Doctor who? UK patients signal support for AI surgeons
Thu 18 Oct 2018
A third of patients in the UK are willing to have major invasive surgery performed by AI, according to research conducted by YouGov for PwC.
The research found that young people and men are most supportive, with nearly half of 18 to 24-year-olds and 39% of men willing to go under a knife wielded by AI.
Perhaps unexpectedly it is old people who are the most sceptical. Only 24% of over 55s are open to the idea.
As the benefits of AI-powered healthcare become more and more evident, it is only a matter of time before AI infuses into the healthcare system. AI promises to help to alleviate waiting times and surgery delays that currently plague operations, free up staff and resources, and cut costs.
But it is no exaggeration to say that patients value the relationship they have with medical professionals more than in any other context, preferring to have sensitive consultations and life-changing decisions made by real-life humans.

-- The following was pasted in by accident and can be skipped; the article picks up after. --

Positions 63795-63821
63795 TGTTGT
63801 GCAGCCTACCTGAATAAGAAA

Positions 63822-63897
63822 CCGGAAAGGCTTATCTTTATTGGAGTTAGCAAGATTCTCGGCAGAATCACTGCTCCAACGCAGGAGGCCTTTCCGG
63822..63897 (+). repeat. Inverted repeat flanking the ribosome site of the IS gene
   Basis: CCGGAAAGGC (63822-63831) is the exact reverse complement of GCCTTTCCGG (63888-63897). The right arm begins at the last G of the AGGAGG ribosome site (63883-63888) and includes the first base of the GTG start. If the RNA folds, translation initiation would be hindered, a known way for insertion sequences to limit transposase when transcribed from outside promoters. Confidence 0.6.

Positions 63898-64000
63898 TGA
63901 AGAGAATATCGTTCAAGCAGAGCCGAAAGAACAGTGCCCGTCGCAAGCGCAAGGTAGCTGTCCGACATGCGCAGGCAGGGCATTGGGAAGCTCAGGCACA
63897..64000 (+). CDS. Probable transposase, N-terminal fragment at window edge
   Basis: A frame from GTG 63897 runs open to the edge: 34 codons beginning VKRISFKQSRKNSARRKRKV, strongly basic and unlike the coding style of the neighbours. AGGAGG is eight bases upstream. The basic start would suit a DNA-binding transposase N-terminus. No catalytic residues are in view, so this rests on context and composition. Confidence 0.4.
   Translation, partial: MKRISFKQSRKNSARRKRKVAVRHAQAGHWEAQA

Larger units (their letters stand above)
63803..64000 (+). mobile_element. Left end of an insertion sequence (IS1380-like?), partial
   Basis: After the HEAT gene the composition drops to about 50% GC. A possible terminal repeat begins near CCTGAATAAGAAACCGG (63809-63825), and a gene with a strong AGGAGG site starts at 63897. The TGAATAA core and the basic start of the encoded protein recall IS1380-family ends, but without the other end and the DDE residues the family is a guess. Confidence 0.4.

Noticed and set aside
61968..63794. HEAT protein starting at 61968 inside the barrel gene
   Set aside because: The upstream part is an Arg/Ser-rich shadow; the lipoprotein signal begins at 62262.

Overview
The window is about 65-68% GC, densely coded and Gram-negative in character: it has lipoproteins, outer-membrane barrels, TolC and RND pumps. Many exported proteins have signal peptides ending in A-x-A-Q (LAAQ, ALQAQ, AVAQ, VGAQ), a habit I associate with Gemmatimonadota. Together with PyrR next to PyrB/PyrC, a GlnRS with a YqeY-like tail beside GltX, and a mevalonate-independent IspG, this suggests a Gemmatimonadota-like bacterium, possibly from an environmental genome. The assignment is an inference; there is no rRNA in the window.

Even if AI interfaces don’t develop a believable ‘human touch’ – and there is no reason to suspect that this won’t happen sooner or later – having treatment decisions made by a cold chunk of metal and code might be a pill worth swallowing if it means your healthcare is smarter and fast-tracked.
According to the survey, carried out online in June, patients were generally aware of the advantages of AI healthcare, including its ability to provide quicker and easier access to healthcare, faster and more accurate diagnosis, and better treatment recommendations.
PwC says the results demonstrate how healthcare is shaping up as a near-term AI growth industry, and that it signals ‘a huge opportunity to transform healthcare delivery’ in the UK.
Quentin Cole, UK Government and Health Industries leader at PwC, said the results supported the findings of research undertaken by the firm last year.
“PwC’s report on automation last year estimated that healthcare and social work would be the biggest winners from AI, where employment could increase by nearly 1 million on a net basis, equivalent to more than a fifth of existing jobs in the sector,” he said.
“With the younger demographic more open to using new technologies in their healthcare, we need to seize the opportunity to prepare for a generation that will be more willing to engage with AI.”